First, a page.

Jordan Collalto featured in Vancouver Sun

Posted on Aug 25, 2011 in Uncategorized | No Comments

In an interview with David Gordon Duke, UBC Opera’s Jordan Collalto speaks about his experience as the title character in this year’s production of Marriage of Figaro on the Bard on the Beach stage. Below are excerpts from the article featured in the Vancouver Sun.

Bard on the Beach Presents Mozart Classic
This summer’s Figaro stretches the rules: bass baritone Jordan Collalto sings the title role in all four performances. In an e‑chat with him earlier this month, I learned that he’s 24, and hails from Alberta. “I’d been studying music in school since I was 10, starting on recorder, and then playing trombone into high school. At 15 I moved from Canmore to Calgary to study music more seriously, and joined the Calgary Youth Orchestra. In my last year of high school I started singing in choir, and decided that I’d rather pursue singing.”

Like so many contemporary male singers, Collalto discovered opera somewhat casually. “My introduction was thanks to some friends from the orchestra, who brought me to a production of Tales of Hoffmann at Calgary Opera. That encouraged me to audition for the chorus after high school, and provided my start in actually performing opera. I sang with the chorus for four seasons while working full-time in real estate.

The next step was an audition at UBC, whereupon it was goodbye real estate, hello stage. “So far my experience with the UBC Opera Ensemble has been great. I’ve been really lucky to perform more than many people at other schools do in an entire degree. Indeed: even a casual glance at the performance schedule proves Collalto’s point. “One of the major perks at UBC is that we do so many full opera productions every year with orchestra. That being said, the life of an ensemble member can be very busy!”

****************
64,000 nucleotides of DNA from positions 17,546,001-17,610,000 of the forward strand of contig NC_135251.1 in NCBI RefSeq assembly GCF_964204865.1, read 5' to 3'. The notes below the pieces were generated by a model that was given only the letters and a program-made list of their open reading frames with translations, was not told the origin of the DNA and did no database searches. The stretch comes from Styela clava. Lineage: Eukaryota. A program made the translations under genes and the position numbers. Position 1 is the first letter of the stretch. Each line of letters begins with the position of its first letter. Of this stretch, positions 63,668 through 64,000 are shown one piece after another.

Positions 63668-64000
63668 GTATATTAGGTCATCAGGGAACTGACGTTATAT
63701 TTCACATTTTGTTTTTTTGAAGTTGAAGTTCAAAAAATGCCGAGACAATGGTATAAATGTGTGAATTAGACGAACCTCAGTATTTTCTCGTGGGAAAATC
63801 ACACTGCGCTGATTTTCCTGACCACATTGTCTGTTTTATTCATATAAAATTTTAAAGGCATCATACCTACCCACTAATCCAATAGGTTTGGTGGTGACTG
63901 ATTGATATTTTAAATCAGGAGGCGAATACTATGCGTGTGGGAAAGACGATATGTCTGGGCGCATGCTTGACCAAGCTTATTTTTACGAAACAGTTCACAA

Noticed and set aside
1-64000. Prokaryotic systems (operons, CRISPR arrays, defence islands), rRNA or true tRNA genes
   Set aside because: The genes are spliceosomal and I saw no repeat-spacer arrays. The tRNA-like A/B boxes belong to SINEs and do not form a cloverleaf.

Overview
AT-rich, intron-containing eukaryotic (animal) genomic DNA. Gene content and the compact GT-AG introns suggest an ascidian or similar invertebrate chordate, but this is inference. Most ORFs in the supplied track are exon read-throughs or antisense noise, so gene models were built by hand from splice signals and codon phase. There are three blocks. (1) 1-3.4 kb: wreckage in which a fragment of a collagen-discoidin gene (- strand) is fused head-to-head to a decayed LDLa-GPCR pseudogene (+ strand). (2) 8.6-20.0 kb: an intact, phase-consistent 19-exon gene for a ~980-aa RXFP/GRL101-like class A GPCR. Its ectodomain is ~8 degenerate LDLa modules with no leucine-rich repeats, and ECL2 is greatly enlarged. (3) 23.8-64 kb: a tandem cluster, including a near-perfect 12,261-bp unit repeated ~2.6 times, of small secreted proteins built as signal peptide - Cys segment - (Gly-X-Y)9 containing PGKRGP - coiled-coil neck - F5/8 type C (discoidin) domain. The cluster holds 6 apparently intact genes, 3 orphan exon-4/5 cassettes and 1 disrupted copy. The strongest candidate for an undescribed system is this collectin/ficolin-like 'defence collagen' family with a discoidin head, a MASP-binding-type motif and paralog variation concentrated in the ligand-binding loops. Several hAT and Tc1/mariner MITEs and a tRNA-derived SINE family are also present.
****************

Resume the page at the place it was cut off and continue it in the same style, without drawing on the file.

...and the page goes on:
Doing Figaro in Figaro is tailor-made for Collalto at this point in his emerging career. “Figaro is one of the few young bass roles, so I’m about the right age to play him. A nice treat, as basses usually are left to play the fathers and old men in operas, not something that I have too much life experience being! Also, Figaro is quite a jokester and schemer, so he’s quite easy to relate to for a young university student such as myself.

“Figaro is the largest role I’ve performed so far, and it’s been extremely fun to prepare. It’s still taken a lot of work, I’ve been working on it in some form since last fall, but I feel it’s been a very good fit. It’s great to play a role close to my own personality and age.

“As for where I’m going from here, I guess that would just be back to school. I’ve got another year to work out what I want to do, and then next fall I need to be ready to audition for jobs, emerging artist programs, or another degree—if I decide that’s what I want to do.”